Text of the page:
"Certainly there are real and foreboding challenges and we need to be prudent in balancing customer needs with our shareholders' interests," said Bruce Ferris, executive vice president, sales and distribution at Prudential Annuities, a unit of Prudential Financial Inc. in Newark, N.J.
"But overall, the health of the life insurance industry is resilient, and we continue to see evidence of growing demand," Ferris said. "Survey after survey continues to point to the value that investors and clients place on guaranteed or sustainable income."
On Monday, Ferris moderated a panel at the annual meeting of the Insured Retirement Institute being held in San Diego this week.
While there are many in the industry who complain that annuity products aren't able to yield as much in the current low-rate environment as they did before the financial crisis, Ferris contended that investors are also suffering from the same headwinds, and are searching for better yields than what other guaranteed income products are currently offering.
Indeed, the average national CD yield is 32 basis points, he says. With $2.6 trillion in cash on the sidelines and $1.8 trillion in bonds coming due, a growing number of investors will likely choose annuities over other guaranteed income products.
And guaranteed income is looking increasingly attractive to many, Ferris added.
"Brokers-dealers tell us the average recommendation for systematic withdrawal is just under 3.5%," he said. "If you look at 3.5% for a couple 65 years old, there is an 89% chance they won't run out of money. We offer certainty versus chance."
Moreover, despite the headwinds, carriers are managing to deploy their excess capital into existing and new business ventures, and some are increasing dividends and repurchasing shares, Ferris said.
Randy Freitag, chief financial officer at Lincoln Financial Group in Radnor, Pa., said fundamental demand for annuities hasn't changed over the last decade.
"We have an aging population, and governments and private employers continue to reduce their guarantees to employees, so there is a real reason for this product to exist, and a real reason for Lincoln to participate," Freitag said.
In fact, other carriers will likely follow the lead of Forethought Financial Group in Houston and enter the annuity market, he said.
"I don't know how many people who want to buy a variable annuity can't, so supply and demand are equal," Freitag said. "It is short-sided to assume that companies won't come into the marketplace, to make a good return and manage risks appropriately on the products they sell."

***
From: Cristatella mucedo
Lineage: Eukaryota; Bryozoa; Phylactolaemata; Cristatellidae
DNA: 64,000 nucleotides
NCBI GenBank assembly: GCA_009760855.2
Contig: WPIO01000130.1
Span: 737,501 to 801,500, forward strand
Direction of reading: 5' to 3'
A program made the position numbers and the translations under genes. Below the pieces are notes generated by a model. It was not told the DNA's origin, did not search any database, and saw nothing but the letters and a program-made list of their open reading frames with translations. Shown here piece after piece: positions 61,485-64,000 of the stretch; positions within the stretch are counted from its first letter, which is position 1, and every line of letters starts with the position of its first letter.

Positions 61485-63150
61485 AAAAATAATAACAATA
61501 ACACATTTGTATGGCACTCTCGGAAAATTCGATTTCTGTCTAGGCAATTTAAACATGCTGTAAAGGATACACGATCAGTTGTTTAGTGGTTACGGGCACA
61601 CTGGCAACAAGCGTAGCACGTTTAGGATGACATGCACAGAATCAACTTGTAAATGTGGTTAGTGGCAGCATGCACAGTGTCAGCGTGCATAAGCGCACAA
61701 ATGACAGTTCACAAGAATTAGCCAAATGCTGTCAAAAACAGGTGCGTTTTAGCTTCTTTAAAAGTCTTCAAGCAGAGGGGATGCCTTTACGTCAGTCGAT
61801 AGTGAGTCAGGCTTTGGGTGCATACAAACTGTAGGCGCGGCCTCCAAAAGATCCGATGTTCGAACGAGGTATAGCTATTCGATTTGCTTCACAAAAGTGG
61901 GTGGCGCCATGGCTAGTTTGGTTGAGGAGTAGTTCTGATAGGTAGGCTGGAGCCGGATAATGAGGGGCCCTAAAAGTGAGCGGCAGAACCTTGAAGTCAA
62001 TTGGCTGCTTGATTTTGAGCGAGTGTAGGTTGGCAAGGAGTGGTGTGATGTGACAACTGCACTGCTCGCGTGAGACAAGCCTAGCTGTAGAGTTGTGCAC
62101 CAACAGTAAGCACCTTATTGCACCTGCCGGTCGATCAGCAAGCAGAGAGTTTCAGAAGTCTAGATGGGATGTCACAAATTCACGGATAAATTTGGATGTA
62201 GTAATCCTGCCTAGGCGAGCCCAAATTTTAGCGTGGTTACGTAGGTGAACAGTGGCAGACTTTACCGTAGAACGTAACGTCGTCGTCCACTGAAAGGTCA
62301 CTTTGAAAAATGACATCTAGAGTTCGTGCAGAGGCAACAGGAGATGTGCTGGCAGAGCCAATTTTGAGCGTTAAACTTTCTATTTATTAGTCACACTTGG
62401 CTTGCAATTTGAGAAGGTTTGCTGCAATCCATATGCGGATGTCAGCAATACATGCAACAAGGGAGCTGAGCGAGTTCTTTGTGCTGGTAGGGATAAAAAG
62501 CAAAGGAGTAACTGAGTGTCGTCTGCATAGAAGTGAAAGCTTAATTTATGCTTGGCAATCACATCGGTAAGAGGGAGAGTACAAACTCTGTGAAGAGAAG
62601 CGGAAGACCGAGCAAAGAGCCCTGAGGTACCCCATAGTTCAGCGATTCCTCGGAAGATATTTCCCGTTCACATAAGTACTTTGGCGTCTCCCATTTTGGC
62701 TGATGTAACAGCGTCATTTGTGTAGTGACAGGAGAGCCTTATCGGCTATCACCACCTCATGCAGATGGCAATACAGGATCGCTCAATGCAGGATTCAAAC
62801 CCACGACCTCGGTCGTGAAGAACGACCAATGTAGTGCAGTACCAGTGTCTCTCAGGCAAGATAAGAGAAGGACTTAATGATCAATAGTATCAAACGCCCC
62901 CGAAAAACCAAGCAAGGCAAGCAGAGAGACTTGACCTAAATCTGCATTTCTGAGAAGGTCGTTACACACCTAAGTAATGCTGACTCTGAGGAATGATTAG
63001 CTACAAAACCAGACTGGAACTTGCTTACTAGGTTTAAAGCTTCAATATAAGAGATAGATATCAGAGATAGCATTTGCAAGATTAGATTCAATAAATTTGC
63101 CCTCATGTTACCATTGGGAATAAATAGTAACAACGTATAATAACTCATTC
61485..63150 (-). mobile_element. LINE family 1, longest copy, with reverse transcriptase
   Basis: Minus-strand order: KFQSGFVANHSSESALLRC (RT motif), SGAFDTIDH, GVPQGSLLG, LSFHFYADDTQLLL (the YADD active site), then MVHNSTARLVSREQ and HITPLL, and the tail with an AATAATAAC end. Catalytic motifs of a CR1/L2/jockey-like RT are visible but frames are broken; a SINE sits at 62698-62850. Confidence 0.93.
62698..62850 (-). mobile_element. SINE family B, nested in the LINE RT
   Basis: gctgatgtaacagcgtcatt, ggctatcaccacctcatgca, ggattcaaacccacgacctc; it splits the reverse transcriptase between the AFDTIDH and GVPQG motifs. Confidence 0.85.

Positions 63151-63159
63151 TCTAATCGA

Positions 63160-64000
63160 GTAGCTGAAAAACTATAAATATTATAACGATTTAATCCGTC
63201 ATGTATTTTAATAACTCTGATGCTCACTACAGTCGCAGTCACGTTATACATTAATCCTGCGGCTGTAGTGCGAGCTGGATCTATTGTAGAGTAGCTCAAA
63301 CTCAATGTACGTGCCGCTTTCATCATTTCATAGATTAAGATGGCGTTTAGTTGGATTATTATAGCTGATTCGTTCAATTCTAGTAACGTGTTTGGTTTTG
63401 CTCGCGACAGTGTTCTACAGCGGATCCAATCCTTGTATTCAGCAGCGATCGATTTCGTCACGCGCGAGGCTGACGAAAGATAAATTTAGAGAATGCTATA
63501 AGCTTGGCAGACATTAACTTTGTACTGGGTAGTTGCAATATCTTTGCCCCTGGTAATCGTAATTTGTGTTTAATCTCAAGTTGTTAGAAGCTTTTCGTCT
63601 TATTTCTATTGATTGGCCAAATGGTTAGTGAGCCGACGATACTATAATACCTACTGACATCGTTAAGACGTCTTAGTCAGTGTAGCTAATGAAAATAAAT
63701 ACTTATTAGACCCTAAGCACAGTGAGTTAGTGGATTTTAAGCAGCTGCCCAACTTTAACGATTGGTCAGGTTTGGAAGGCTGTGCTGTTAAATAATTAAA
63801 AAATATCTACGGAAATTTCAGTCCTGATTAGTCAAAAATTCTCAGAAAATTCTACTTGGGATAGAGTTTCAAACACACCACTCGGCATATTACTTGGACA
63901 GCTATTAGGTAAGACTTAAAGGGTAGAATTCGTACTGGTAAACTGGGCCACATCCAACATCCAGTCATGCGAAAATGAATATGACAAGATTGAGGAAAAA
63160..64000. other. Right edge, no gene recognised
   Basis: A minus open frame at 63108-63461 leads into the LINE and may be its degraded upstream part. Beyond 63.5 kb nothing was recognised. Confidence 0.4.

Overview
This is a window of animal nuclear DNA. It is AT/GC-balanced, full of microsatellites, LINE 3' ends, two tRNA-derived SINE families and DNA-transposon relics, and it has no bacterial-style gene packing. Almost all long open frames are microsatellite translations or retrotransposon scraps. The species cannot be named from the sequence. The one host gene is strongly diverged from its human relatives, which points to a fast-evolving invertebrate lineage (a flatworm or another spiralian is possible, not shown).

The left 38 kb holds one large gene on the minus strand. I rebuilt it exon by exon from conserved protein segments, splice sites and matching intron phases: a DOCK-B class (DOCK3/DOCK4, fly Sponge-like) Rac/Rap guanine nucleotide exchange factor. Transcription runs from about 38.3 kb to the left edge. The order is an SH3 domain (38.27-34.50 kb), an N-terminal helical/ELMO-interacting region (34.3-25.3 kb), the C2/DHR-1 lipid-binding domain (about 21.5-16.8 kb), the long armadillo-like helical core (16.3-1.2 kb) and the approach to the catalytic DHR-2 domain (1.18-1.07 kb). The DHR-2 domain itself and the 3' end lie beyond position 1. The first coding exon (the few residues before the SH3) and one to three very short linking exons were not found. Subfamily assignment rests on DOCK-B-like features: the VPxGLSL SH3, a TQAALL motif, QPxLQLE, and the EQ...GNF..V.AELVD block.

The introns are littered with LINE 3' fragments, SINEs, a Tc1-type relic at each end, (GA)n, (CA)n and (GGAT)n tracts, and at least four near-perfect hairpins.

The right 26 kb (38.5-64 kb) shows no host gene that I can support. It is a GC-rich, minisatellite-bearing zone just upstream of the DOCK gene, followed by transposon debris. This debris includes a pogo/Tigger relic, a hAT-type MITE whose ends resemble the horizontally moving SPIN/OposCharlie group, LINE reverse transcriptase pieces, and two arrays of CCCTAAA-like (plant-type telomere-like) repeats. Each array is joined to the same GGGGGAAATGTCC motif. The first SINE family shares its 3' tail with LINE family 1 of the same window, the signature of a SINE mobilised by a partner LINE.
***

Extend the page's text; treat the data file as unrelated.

Michael Reardon,Forethought's executive vice president and chief financial officer, says that entering the annuity market with the purchase of Hartford Financial Services Group Inc.'s individual annuities distribution platform, was "absolutely consistent with our strategy to develop and offer products for the senior middle market."
Forethought anticipates rolling out new variable annuities products sometime in 2013, Reardon said. Overall, the annuity industry stands to be very profitable for the company.
Because of "the enormous size of the market - and its only going to get bigger - we can get a reasonable return for the company, as long as we implement risk management in a way that the underlying funds are managed," he said.
Fortunately, most of the large-scale changes to annuity products to compensate for continued low interest rates has already occurred within the industry, Reardon said.
"We're able to come into the market pretty rational," he said. "It's also a very good market opportunity to take in new business using an organization that has allowed us to get into the business in a meaningful scale from day one."
Thomas A. Swank, president and chief executive officer, individual savings and retirement at Transamerica Insurance and Investment Group in Los Angeles, said there is plenty of capacity, but it has to be capacity at the right price and the right design.
"We've got to make sure we're adjusting to the capital markets relative to our product designs," Swank said. "All of us have gotten much better at understanding all of the levers that can be pushed in order to be in the marketplace."
One of the questions to the panel from the audience was whether there was going to be continued "product deterioration."